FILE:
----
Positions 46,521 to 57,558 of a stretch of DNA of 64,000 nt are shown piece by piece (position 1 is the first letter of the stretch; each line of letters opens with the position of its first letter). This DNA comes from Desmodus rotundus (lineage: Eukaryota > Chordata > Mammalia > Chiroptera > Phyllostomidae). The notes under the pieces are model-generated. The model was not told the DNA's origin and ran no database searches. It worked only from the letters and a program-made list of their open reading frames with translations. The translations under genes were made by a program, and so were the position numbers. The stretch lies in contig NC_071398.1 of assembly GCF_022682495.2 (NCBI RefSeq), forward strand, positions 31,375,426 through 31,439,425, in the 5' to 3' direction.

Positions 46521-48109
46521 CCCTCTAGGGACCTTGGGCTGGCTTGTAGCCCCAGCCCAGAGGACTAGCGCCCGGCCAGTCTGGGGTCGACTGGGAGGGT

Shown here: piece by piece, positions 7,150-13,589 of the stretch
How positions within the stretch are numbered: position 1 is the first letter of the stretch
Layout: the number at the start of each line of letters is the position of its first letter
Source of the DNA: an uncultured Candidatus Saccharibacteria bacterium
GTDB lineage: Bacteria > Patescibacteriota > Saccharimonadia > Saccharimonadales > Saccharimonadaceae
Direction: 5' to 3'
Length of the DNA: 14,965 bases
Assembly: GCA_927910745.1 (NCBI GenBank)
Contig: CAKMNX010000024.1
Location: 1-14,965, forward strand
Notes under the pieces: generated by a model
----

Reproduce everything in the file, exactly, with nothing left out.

Positions 46,521 to 57,558 of a stretch of DNA of 64,000 nt are shown piece by piece (position 1 is the first letter of the stretch; each line of letters opens with the position of its first letter). This DNA comes from Desmodus rotundus (lineage: Eukaryota > Chordata > Mammalia > Chiroptera > Phyllostomidae). The notes under the pieces are model-generated. The model was not told the DNA's origin and ran no database searches. It worked only from the letters and a program-made list of their open reading frames with translations. The translations under genes were made by a program, and so were the position numbers. The stretch lies in contig NC_071398.1 of assembly GCF_022682495.2 (NCBI RefSeq), forward strand, positions 31,375,426 through 31,439,425, in the 5' to 3' direction.

Positions 46521-48109
46521 CCCTCTAGGGACCTTGGGCTGGCTTGTAGCCCCAGCCCAGAGGACTAGCGCCCGGCCAGTCTGGGGTCGACTGGGAGGGT

Shown here: piece by piece, positions 7,150-13,589 of the stretch
How positions within the stretch are numbered: position 1 is the first letter of the stretch
Layout: the number at the start of each line of letters is the position of its first letter
Source of the DNA: an uncultured Candidatus Saccharibacteria bacterium
GTDB lineage: Bacteria > Patescibacteriota > Saccharimonadia > Saccharimonadales > Saccharimonadaceae
Direction: 5' to 3'
Length of the DNA: 14,965 bases
Assembly: GCA_927910745.1 (NCBI GenBank)
Contig: CAKMNX010000024.1
Location: 1-14,965, forward strand
Notes under the pieces: generated by a model